The Korean Skincare Routine
Skincare in Korea is a somewhat exhaustive multi-step process, a fact which seems to have sparked a ton of intrigue in the beauty world as of late. To outsiders looking in, the “million-step” Korean skincare regimen sounds a bit extreme, but it all boils down to cleansing, exfoliating, treating, intensely moisturizing and applying plenty of SPF during the day. I guess the real differentiating factor between how Koreans take care of their skin and more Western routines is that in Korea, you’re programmed to start early— well before your first training bra—while our more American version of skincare tends to be a sudden mad dash to Nordstrom to buy $100 eye cream, hoping it will reverse some of the teenage UV damage when we hit the age of 30. Thorough skincare is really just a part of Korean culture—it's completely ingrained in your life since early childhood, when you're dragged along to the communal bathhouses by your mother to have your dead skin sloughed off with bright green viscose cloths.
To those who believe they aren’t high maintenance enough for that bright, dewy skin: I didn’t either. But, like our American moms always said while shoving (their version of) Korean stir-fry into our mouths: just try, you might like it!
Step 1: The Eye Makeup Removal
Remove your eye makeup gently with good makeup remover or Innisfree Olive Real Cleansing Tissues, because expecting a normal cleanser to do a detailed job is what leaves you with week-old mascara on your lashes. And the last thing you want to do is tug the skin around your eyes, because, like most things in life, it will hold up better if you treat it gingerly. Also, use it to remove any long-wear lipstick.
Step 2: The Cleanse
Rule of thumb is, if you’re going to spend 30 minutes putting on your face, you should spend the same amount of time are take the same amount of care when cleaning it off. Use an oil cleanser like The Face Shop Rice Water Cleansing Oil and use gentle, circular motions with your fingers to massage and clean off that foundation and BB cream. Koreans (and Into The Gloss) believe that massaging the face increases circulation, which equals brighter skin.
Step 3: The Exfoliator
Exfoliating with a natural scrub like the Skin Food Black Sugar Wash Off Mask really brings your skin back to its glory days when it was as soft as a baby’s butt. Twice a month is plenty, just concentrate on the t-zone or where blackheads frequent. When it comes to facial exfoliation, Korean women often believe less is more.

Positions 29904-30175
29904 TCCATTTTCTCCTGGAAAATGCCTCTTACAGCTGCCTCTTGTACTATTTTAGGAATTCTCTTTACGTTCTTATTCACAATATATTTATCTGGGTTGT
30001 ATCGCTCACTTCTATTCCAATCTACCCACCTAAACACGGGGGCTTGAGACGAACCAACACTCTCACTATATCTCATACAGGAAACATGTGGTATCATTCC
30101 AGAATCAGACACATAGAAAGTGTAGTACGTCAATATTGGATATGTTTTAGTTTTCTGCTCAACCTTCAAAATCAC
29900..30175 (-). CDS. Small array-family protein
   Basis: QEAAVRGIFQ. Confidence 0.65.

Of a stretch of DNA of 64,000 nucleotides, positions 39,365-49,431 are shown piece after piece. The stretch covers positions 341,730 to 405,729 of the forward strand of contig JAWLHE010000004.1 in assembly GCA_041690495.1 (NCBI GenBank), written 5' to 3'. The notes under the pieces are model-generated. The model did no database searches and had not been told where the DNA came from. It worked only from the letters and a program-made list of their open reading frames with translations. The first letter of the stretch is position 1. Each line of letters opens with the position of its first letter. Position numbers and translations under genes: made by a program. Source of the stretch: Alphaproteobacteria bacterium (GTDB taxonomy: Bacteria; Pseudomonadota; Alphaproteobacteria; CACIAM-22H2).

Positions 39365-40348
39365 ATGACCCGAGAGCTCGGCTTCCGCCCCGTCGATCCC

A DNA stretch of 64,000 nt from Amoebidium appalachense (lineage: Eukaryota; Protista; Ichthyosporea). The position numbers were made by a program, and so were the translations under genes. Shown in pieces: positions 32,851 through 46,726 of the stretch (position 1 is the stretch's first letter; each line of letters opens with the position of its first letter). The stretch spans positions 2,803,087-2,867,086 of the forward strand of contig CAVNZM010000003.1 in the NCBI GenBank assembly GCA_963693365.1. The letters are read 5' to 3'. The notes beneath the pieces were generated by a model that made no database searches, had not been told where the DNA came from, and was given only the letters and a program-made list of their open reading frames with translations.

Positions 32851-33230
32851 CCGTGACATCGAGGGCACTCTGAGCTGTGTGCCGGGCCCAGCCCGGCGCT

Step 4: The Refresher
What we in America think of as “toning' is an essential step. It's believed to help remove pollutants along with any residue from your cleansers, while also restoring your skin’s pH balance. It soothes and preps your skin to absorb the next step—the essence. I’ve found Korean toners are less harsh and drying than other kinds that I've tried, which is maybe why they're called “refreshers.” And they're made from more interesting ingredients—the SU:M37 Waterfull Skin Refresher contains fermented bamboo extract. Dispense the toner onto a cotton pad and wipe your face and neck—and don’t be surprised at the dirty streak left on the pad.
Step 5: The Essence
Considered the most important step to Korean women, yet still a mystery to many. Soak your face in Missha First Treatment Essence, which many compare to the popular SK-II Facial Treatment Essence. It affects skin on a cellular level, speeding your cell turnover rate which makes skin smoother and brighter. I’ve had the most noticeable results from adding this this to my regimen.
Step 6: The Sheet Mask
Sheet masks are a twice-a-week ritual, or more if your face is very dry. The wet, papery, Jason-like masks (I love Manefit Bling Bling Hydro Gel Masks [ed note: discontinued]), are soaked in ingredients like collagen, which they in turn soak into your skin. The fun is in the variety; some masks contain avocado extracts (containing tons of antioxidants) or Vitamin E (anti-aging). The secret to sheet masks? They force your skin to absorb the nutrients and moisture better than if you just applied a cream or serum—before the product has a chance to evaporate. The immediate effects are addicting, after one use your face is slightly more plump and much brighter due to all the moisture your skin just absorbed.
Step 7: The Eye Cream
This is a self-explanatory product, but take note of the technique. Gently tap Etude House Moistfull Collagen Eye Cream around the eye area. This leads to better absorption of the product, and of course eliminates any of that tugging and pulling.
Step 8: The Moisturizer
Really, another layer? If you haven’t noticed, Korean women are all about layering, to the point you feel your skin has been mummified. Again, generously massage the Etude House Moistfull Collagen Emulsion (the Korean translation for “moisturizer') with gentle strokes so that it really, truly, penetrates into your skin.